SSE price-freeze statement also brings shock U-turn on Scottish renewables projects

Offshore wind turbine

In its investor update yesterday Scottish and Southern Energy’s statement also contained a shock u-turn on four flagship wind-turbine renewable energy projects – which have now been halted.

While confirming it will continue with its joint venture partnership with Repsol in their Beatrice offshore wind farm in the Moray Firth, SSE also announced that is stopping work and/or halting investment in the Galloper, SeaGreen, Forewind and Islay projects.

Jim Smith, Managing Director, SSE Generation Development, said: “In offshore wind farm development, there are two major, related hurdles that projects currently have to overcome.  The first is the Levy Control Framework, which has the reasonable objective of controlling costs to customers from government energy policies – but which also means there is limited support for offshore wind. 

“The second is cost – the future of offshore wind farm development depends on a sustainable and lower cost supply chain.

“Having looked across our offshore portfolio, and across our capital and investment programme as a whole, we believe that we should focus our near term development activity on Beatrice. Taking it forward to subsequent stages of development and construction will be challenging, but achievable, and that is what we are working towards.

“While increasing our commitment to the development of Galloper, SeaGreen and Forewind is not the right option for SSE at present, in the context of our wider investment plans, we will continue to work with partners and other stakeholders to achieve the most positive possible outcome for each project.”

Scottish Energy Minister Fergus Ewing, MSP, said: “While we welcome SSE’s confirmation that it will proceed with investment in recently consented Beatrice offshore wind development, we are clearly concerned that uncertainty over future investment conditions and returns has led company to place other renewables developments on hold.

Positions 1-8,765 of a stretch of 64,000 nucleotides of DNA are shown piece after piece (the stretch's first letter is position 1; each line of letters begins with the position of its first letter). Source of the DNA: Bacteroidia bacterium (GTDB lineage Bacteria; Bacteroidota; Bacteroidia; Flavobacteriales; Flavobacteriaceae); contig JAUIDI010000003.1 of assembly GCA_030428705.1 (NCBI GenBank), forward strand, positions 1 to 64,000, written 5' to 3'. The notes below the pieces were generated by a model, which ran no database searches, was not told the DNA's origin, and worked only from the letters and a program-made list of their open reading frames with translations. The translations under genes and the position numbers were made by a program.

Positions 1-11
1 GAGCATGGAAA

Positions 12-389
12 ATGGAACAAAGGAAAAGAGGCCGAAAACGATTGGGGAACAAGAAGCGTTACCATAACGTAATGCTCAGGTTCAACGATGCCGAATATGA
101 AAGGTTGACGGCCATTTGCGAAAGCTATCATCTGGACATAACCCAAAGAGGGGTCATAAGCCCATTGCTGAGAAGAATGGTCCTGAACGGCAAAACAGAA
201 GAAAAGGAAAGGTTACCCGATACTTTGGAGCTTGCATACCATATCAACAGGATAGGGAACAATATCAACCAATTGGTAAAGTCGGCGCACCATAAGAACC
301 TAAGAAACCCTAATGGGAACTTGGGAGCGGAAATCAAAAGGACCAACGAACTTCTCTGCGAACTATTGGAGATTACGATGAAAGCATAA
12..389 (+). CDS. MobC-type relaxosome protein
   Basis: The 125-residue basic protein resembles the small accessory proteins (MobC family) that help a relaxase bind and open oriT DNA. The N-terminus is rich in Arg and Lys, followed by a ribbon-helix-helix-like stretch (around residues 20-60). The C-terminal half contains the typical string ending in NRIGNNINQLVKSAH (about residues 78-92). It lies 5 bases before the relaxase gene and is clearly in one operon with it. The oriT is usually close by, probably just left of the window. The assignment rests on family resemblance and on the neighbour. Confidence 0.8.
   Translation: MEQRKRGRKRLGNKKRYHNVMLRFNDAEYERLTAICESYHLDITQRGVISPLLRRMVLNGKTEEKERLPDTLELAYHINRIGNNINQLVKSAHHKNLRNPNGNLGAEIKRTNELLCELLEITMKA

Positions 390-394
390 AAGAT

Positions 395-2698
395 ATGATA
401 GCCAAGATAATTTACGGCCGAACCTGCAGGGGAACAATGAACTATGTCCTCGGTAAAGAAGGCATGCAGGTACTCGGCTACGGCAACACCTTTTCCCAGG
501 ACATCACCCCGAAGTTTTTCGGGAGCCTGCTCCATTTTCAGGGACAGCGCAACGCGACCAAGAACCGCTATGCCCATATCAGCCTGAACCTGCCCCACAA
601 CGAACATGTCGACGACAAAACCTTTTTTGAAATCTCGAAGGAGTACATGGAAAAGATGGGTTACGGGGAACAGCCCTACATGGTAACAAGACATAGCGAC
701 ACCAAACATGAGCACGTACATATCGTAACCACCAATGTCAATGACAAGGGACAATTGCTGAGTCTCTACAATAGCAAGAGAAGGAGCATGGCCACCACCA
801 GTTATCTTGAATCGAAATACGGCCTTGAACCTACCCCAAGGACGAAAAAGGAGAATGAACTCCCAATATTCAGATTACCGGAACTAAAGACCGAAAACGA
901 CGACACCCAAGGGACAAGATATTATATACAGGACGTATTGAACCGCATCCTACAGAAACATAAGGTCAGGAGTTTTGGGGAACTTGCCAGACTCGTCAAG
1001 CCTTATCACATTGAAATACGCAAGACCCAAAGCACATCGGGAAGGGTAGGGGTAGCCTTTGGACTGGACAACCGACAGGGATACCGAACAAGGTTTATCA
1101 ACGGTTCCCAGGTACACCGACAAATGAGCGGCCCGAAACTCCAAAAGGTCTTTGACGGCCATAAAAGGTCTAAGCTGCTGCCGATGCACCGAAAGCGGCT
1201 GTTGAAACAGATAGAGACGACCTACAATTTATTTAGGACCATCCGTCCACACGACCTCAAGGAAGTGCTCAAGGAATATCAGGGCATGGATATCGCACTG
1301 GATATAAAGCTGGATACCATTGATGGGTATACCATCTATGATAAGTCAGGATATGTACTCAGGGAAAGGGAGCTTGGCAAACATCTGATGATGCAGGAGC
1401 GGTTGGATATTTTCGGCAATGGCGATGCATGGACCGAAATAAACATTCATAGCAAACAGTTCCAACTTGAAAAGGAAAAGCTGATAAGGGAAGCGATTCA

Scotland’s huge offshore renewables resource will have a major role to play in meeting future UK energy needs – but UK Government’s half-hearted and delayed reforms to energy market are a serious threat to the vital investment required.”

SSE explained these decisions as follows: –


We have decided not to take beyond the current phase of development our interest in the Galloper project (340MW, a 50:50 partnership between SSE and RWE Innogy). SSE does not currently believe that the costs of constructing and operating Galloper, and the revenue likely to be earned from it once built will provide a return on SSE’s capital investment that will enable the project to compete successfully.


Round 3 – SeaGreen and Forewind

SSE currently participates in the development of two of the projects allocated under The Crown Estate’s Round 3 site allocation process:

  • SeaGreen (3,500MW), a 50:50 partnership between SSE Renewables and Fluor Limited, which has submitted consent applications to Marine Scotland for two wind farm areas in the Firth of Forth with a capacity of 525MW each in the 3.5GW Firth of Forth zone; and
  • Forewind (7,200MW), a four-way partnership with RWE Innogy, Statoil and Statkraft, which has submitted a consent application to the Planning Inspectorate for two wind farm projects of up to 1,200MW each on Dogger Bank

SSE does not plan to extend its commitment to the projects until it has achieved sufficient confidence in the viability of the wider offshore wind sector.



SSE had proposed to develop a 690MW offshore wind farm off the coast of Islay and while it will continue to work with other stakeholders in relation to the development, it  will not be investing further in the project in the foreseeable future.

A wind-ustry source told the Scottish Energy News that “the sector clearly needs to continue to work hard to deliver cost reductions to further prove that offshore wind is an economic alternative to other forms of generation. “

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